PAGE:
American politics touched a new low this week when Donald Trump, a frontrunner for the Republican presidential nomination, called for a "total and complete shutdown of Muslims entering the United States". Mr. Trump's controversial remarks in the past, including offensive statements about undocumented Mexican immigrants being rapists, insults to war veterans and sexist attacks on women in the media, drew expected criticism from Democrats and other liberals. Yet, this time even fellow Republican candidates and mainstream Republican Party heavyweights distanced themselves from Mr. Trump's views on Muslims. The property mogul's comment contradicts, morally if not legally, the First Amendment to the U.S. Constitution, which requires that "Congress shall make no law respecting an establishment of religion, or prohibiting the free exercise thereof". Islamophobia in the U.S., which surged after the 9/11 terror attacks, appears to be on the rise again. This time it is coterminous with soaring worldwide anxiety about Islamic State, which has been linked to the Paris terror attacks of November and last week's shooting in San Bernardino, California. Little wonder then that the numerically significant cohorts of the U.S. conservative fold are lapping up Mr. Trump's incendiary, divisive proposal. Their support is manifested in the one polling trend that has baffled campaign analysts, Mr. Trump's evergreen lead over all other candidates, which shows no sign of withering in the face of his increasingly reckless provocations. After this week's foray into apparent bigotry, a rolling five-day poll by Reuters placed his support vote at 35.6 per cent, giving him a comfortable lead over Florida's Senator Marco Rubio, a distant second at 14.9 per cent.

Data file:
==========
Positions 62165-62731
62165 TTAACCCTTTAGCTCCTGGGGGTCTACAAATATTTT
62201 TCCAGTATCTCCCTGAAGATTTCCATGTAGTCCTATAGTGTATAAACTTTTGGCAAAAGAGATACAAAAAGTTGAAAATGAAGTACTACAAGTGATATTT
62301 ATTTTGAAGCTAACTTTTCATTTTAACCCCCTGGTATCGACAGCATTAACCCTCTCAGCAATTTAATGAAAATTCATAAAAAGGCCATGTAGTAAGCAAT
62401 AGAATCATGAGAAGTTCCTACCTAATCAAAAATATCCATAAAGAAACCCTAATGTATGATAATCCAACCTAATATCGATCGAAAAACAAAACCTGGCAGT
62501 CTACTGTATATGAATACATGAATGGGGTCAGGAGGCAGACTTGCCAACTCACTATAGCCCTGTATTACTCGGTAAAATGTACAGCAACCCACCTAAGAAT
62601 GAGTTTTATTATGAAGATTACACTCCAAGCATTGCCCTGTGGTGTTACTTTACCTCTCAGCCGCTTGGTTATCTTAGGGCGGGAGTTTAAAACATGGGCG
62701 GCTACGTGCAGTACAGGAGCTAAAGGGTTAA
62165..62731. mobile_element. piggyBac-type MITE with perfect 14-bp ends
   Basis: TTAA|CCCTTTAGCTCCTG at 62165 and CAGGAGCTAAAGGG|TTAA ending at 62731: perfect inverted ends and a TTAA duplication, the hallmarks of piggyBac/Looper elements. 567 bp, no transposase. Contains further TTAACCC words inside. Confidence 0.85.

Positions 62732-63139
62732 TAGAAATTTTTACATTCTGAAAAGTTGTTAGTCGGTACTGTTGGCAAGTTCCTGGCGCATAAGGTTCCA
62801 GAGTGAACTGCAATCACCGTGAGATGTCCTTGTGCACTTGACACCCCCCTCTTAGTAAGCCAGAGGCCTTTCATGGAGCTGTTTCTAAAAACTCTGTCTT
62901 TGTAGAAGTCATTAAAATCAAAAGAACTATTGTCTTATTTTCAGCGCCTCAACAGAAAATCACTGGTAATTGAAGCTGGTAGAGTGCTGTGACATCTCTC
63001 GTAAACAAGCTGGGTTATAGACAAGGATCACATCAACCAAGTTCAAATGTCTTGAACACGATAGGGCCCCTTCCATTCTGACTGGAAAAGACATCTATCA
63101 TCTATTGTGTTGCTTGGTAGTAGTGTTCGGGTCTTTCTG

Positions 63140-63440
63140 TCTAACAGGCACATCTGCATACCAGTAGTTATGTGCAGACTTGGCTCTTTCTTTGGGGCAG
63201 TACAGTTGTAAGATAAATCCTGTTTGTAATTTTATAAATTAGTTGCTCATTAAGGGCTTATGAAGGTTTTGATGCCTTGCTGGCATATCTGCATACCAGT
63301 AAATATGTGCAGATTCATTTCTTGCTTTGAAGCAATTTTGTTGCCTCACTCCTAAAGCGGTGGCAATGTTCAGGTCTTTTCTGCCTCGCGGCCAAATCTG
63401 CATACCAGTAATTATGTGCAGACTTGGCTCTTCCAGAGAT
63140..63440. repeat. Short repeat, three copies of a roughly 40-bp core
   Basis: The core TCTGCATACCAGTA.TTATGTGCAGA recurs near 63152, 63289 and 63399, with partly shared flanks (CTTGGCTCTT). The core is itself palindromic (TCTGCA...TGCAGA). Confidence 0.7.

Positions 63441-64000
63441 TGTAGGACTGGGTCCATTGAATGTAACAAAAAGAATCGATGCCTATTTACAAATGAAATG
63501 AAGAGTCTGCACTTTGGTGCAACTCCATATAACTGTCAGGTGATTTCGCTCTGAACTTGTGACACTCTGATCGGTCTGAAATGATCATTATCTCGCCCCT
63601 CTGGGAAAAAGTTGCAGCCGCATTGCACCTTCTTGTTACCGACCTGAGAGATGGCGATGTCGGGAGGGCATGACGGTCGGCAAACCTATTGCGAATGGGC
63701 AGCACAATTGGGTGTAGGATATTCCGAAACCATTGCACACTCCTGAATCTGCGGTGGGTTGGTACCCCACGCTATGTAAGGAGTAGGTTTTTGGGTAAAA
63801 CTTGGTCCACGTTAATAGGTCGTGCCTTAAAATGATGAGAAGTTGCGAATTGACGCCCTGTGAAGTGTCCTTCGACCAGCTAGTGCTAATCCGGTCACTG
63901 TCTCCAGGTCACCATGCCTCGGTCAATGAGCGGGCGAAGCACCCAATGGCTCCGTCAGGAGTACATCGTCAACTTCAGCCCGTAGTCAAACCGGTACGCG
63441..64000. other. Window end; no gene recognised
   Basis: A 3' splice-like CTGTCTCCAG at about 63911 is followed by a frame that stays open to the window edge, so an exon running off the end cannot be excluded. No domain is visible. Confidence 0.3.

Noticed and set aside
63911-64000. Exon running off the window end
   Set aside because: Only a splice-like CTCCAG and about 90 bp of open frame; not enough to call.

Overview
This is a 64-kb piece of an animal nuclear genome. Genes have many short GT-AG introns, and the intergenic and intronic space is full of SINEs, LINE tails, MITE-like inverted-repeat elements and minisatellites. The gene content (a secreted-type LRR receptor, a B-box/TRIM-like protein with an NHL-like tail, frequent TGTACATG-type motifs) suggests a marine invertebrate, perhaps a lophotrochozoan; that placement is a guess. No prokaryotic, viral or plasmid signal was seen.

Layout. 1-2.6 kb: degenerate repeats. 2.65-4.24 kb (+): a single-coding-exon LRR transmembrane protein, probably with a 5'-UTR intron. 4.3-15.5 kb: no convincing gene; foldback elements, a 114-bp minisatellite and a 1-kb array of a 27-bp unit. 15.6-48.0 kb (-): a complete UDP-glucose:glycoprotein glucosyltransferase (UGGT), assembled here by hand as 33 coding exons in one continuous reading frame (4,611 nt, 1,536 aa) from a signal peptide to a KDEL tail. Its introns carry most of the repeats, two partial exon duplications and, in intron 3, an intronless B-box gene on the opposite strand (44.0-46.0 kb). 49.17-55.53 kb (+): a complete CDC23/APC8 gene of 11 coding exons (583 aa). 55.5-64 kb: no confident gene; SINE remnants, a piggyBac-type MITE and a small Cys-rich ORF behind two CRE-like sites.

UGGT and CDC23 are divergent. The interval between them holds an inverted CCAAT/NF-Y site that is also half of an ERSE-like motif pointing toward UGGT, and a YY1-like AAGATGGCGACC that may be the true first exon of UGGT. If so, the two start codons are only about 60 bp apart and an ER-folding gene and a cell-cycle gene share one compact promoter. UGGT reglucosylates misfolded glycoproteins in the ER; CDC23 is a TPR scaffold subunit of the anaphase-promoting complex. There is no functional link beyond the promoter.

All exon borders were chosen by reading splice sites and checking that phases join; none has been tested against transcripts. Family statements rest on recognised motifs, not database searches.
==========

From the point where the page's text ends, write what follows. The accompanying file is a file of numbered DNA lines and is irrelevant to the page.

The Trump phenomenon begs questions both tactical and strategic. Tactically, he has made a stark choice in the matter of battle-versus-war and it could well win him the Republican nomination. His steady march to the far right of American politics is a safe bet that he will emerge, or has already emerged, as the favourite of those who championed the cause of the Tea Party, of immigration hawks, pro-lifers, white supremacists, gun-lovers and all manner of conservatives. However, that leaves the rest of America unaccounted for, especially the elusive median and swing voters. Unless Mr. Trump abruptly changes tack post-nomination, a move that could prove politically costly in itself, he may have handed the Democratic nominee, likely to be Hillary Clinton, the keys to the Oval Office next year. Beyond the nomination battle, the broader strategic link between the rise of IS and the worldwide proliferation of Islamophobia is paramount. Perhaps mindful of this link, Ms. Clinton has moved in exactly the opposite direction, towards the political centre. She has taken a firmer stand against IS than President Barack Obama did, yet spoken expansively about fostering an attitude of inclusiveness. Depending on which paradigm prevails, post-2016 America will either continue to welcome minorities to its shores, or emerge as a source of recruitment propaganda for extremists.